Amen to that. What was the first show you covered at Brooklyn Bowl? Is there a favorite show that you’ve shot at The Bowl over the years?
I honestly can’t recall now when I first shot at the Bowl, but I do have a few favorites: Bowlive with Soulive, when Derek Trucks and Warren Hayne from The Allman Brothers came and sat in after their show at The Beacon. Aaron Neville’s PBS taping when Paul Simon and Joan Osborne came out. Phil Lesh’s first show at the Bowl was one of those moments when you saw all that Peter has worked for converging in one small place as opposed to one huge one like Fare Thee Well. Wyclef’s first time. Questlove and D’angelo as the Soulquarians in 2013, Elvis Costello with The Roots a few month later, and then Usher backed by the Roots in 2015. Like the Soulive crew, Questlove has been so important to what The Bowl has become. But Stevie Nicks coming out at Midnight with Deer Tick on New Year’s Eve 2014 was sheer Peter Shapiro magic. I mean, Rhiannon. Wow!
Wow is right! You’ve literally been there for some of our best shows in history. Now we need to know, what was your wildest concert experience of all time, as a fan and as a photographer?
My two wildest experiences behind the lens both are New York-based. They are totally different, and both sum up why I love concert photography. In June of 2015, I spent an afternoon with Jon Batiste to celebrate him becoming the bandleader for The Late Show with Stephen Colbert. He took his band, Stay Human, on a stroll along Bedford Avenue in Williamsburg into McCarren Park. It was his version of a Second Line and it was a great moment to share with the few fans that knew it was happen from a tweet he put out. All the locals just got caught up in the energy of the moment.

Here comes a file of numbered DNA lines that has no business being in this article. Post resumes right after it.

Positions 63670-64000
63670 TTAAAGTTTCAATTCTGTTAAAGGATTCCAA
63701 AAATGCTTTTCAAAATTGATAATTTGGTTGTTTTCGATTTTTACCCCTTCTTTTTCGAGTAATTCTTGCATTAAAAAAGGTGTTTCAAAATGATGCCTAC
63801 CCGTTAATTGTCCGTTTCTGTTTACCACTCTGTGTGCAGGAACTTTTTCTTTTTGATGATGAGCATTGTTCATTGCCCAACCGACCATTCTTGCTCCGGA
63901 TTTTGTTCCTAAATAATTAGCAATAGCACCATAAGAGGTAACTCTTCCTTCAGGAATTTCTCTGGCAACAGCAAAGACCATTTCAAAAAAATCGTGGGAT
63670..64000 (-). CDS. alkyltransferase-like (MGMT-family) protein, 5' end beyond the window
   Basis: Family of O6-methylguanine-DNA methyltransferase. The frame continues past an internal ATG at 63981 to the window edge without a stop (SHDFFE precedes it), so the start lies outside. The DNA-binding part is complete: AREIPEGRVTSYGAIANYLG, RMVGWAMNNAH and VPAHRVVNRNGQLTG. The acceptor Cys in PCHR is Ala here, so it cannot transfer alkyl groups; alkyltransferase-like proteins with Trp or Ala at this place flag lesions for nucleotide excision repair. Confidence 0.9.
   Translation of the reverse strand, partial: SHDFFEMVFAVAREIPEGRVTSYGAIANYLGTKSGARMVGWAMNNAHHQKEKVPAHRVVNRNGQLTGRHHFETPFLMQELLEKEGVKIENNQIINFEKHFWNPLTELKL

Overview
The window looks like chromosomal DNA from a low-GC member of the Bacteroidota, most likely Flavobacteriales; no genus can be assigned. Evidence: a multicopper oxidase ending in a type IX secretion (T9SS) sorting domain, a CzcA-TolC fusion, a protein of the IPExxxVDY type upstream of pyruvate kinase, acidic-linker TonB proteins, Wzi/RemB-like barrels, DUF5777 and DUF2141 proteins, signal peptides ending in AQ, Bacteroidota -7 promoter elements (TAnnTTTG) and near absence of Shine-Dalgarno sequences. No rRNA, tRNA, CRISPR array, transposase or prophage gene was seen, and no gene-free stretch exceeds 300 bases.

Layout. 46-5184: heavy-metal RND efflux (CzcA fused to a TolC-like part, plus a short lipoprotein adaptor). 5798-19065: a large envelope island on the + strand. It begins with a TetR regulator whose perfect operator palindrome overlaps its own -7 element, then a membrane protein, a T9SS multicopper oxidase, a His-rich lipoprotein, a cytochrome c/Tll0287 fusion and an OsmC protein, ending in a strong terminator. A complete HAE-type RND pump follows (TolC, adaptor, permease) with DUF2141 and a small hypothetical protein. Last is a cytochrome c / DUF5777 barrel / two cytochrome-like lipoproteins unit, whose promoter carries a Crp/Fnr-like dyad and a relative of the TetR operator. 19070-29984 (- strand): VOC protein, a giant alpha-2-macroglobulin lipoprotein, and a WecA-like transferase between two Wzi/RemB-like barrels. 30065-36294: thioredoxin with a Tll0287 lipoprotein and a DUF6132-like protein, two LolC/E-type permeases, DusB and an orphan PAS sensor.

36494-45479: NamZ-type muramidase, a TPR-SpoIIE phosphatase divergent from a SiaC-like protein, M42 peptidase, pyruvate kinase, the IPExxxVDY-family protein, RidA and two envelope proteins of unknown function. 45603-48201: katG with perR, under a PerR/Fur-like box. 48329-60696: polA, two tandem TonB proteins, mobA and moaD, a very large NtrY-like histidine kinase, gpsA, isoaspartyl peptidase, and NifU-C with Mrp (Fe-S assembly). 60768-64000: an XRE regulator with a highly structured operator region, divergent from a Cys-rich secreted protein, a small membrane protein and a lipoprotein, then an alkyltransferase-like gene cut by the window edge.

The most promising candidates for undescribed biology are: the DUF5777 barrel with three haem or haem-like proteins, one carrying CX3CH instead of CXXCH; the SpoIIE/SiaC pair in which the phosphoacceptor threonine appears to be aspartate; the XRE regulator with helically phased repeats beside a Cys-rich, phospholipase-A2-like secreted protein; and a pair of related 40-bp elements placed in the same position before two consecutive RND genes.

In October 2014, Jane’s Addiction headlined the CBGB Festival in Times Square. I was dead center against the stage when their set started. By that time, there must have been thirty photographers in the pit. Part way through the set, Perry crawled through the pit and hopped the railing to go crowd surf the audience. One of the female photographers I know always has a stepstool with her. I grabbed her stool and now I had the perfect view to snap Perry surfing the crowd with all of Times Square illuminating him. It’s probably my most famous image. It ran in Rolling Stone and Billboard.
John Batiste’s second line in McCarren Park in Williamsburg, Brooklyn
Perry Farrell, of Jane’s Addiction, crowd surfing in Times Square, New York
Jon Batiste with a Second Line through McCarren Park?! Unreal. It’s amazing how intimate and public these experiences were. Lastly, what advice would you give to aspiring concert photographers? What resources would you suggest they look at?
This is what I tell them: you’re probably never going to make money from concert photos. Times have changed. Digital has made it easier to share and completely devalued the image. This needs to be an all-consuming passion or you’re wasting your time. But if you’re “all in,” then you need invest time and effort into honing your craft. Going out every night and shooting alone is not how you do that. Read a book. Take an online class, Go to seminars. Ask people you look up to. I love talking to guys like Clinch and Kravitz at shows. And buy good gear. Yes, it is possible to get a dynamite image off your iPhone or Pixel. But your kit camera and lens are not what you use when you’re doing battle in the pits. The last thing though, I think is most important. Find something to call your own. Find causes you care about. Be passionate about accomplishing something others can’t or simply aren’t doing.
Have that passion! Follow your dreams. It sounds silly but that’s why I decided to put this benefit together. And if I didn’t work hard to try & become known for my music photos, this dream band of The Nifty 50 All-Stars next week would never have come to pass.
I hope people can come out to share what will be a fun night of music for two good causes. And if you do, come by, say hello and let’s make an image together!